Life can become busy for most people from time to time. This is especially common at the beginning of recovery when you are attending residential or outpatient treatment. Or, if you attend various 12 Step support groups during the week.
Life can also get busy with things like relationships, jobs, kids, tasks, and more. Naturally, an overly busy life may feel overwhelming and feel like you’re out of balance. Learning to balance your recovery and life outside of recovery can take a little practice and effort, but it’s certainly possible. It’s also well worth it.
Let’s look at how you can begin balancing your life better with the following 5 tips.
The first thing you can do is make a list of all your obligations or duties. These are the things that you must do in life. Or, the things you feel you should do to practice self-love, self-care, and responsibility.
Duties may include things like work, spending time with your partner or family, taking care of household chores, and doing what you have to do for recovery, like meetings, counseling, etc.
This list is your “to-do” list. Take the time each day to make sure you’re getting these things done.
Now that you know what’s most important for you to do daily, sit down and think about the things you’re doing that are time wasters. These are the things you don’t really need to do in your life.
For example, let’s say Matt heads out to exercise each morning but ends up stopping to chat with his neighbour sitting out on the front porch. Matt doesn’t mind chatting, but his neighbour keeps him tied up for about 20 minutes, which makes him feel rushed every morning to fit everything in.
Perhaps Matt could put on his “Not-To-Do” list, “Don’t talk so long with Joe every morning. Politely excuse myself after a few minutes and catch up with him some other time.”
This could save Joe from feeling rushed in the morning and he could enjoy a more balanced day.
What kinds of activities can you do without?
What are you spending time doing that you just don’t need to?
Hours upon hours on the computer or video games? Facebook? Television?
Can you cut some of the time down on those things?
If you’re feeling out of balance timewise, look for the ways you might be wasting time each day and then cut them out or decrease the time. Keep your list handy to serve as a reminder.
It’s easy to get so caught up with work, duties, obligations, etc., that you may forget about actually having fun.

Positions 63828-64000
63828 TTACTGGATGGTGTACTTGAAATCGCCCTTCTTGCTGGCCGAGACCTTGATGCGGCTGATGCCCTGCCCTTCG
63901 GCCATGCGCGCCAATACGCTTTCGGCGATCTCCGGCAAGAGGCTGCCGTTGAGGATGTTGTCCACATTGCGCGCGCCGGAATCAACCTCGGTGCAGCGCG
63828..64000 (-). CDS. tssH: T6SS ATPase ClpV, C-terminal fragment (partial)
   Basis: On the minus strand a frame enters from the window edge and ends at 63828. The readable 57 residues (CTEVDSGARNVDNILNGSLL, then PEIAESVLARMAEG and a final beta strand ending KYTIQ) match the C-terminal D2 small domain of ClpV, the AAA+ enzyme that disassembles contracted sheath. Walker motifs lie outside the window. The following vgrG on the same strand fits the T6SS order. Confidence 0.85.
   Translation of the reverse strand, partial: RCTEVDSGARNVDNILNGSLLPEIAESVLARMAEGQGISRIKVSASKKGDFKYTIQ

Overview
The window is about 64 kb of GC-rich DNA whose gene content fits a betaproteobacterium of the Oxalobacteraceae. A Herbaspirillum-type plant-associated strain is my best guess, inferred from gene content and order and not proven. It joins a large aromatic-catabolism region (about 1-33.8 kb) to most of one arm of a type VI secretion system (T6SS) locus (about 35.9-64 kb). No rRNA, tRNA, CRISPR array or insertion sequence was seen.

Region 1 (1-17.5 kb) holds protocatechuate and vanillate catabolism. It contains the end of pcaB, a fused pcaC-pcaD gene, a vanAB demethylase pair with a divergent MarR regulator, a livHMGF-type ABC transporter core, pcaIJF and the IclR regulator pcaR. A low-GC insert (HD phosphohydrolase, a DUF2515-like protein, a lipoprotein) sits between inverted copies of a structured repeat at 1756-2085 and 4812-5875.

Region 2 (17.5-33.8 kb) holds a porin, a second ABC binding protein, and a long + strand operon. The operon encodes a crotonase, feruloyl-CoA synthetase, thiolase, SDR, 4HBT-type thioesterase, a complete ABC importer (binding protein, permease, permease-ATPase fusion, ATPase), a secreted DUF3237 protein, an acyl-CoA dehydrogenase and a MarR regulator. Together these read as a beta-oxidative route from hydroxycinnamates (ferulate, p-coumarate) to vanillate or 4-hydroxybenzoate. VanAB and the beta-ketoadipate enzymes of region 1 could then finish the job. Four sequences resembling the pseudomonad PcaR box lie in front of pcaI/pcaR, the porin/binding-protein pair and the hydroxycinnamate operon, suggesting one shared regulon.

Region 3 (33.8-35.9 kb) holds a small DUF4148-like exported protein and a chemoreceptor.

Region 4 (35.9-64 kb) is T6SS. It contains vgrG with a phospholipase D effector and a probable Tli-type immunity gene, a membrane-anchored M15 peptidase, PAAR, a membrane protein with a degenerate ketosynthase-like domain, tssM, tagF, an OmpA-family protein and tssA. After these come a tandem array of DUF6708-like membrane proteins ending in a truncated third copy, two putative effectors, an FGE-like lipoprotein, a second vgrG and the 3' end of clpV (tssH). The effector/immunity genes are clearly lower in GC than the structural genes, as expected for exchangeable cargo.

What are some things you love to do but haven’t been doing them lately?
Fishing? Going to meet a friend for coffee? Hiking? Tinkering in the garage? Woodworking?
Now that you have your list of obligations and duties, make a new list of things you love to do. Then, make sure you find the time to pencil in those activities regularly. No doubt getting back to doing those things you enjoy can help you feel better on all levels.
Now that you’ve made a list of your duties, things you want to cut out or decrease, and things that you love to do, make a daily schedule for yourself. Put on there when you will do what. You can even print out a calendar to help you out.
Write in when you will go to recovery meetings, counseling, enjoy a date night, family night, and recreational activities.
If you’re only doing your duties (work, chores, etc.) and not wasting time on unnecessary things, then you’ll be able to create a calendar that should help you start living a more balanced life.
Of course, you can change your schedule up now and then, especially if you’re feeling pressed for time or out of balance. For example, if your wife tells you she misses you and wants to spend time more time with you, look at your schedule and do some more balancing to include more time with her. Or, if you’re not getting enough time to fish, see where you can pencil that in and follow through with it.
It’s easy to get up and go all day long until your head hits the pillow. Work, chores, tasks, hobbies, recreation – if you’re not careful, you can get on that hamster wheel and run yourself ragged. This is true even if what you’re spending time doing are wonderful things.
A great way to live a more balanced life in recovery is to take just a little bit of time each day to get quiet with yourself. This could be five minutes when you first wake up or maybe take some moments throughout your day to get quiet and just breathe.
For some, regular meditation practice helps them feel more balanced. It calms down the mind and allows them to just be present in peace.
And peace is what most people truly desire.
So be sure you’re taking some time each day to just sit and be quiet. Or get out in nature and just enjoy the beautiful peace there. As you re-enter your daily routine, try to keep that peace alive and well.
The modern world we live in can prompt busy lives, so be sure you keep your schedule in check. For those in addiction recovery, staying balanced with your recovery work and daily life tasks is important. Getting out of balance can result in stress that could become a trigger. So, every so often take inventory of your life and be honest with yourself.
If you’re overly busy and feeling frazzled, make the necessary changes. Take these tips into consideration as you continue along your recovery road, creating the kind of life you truly desire.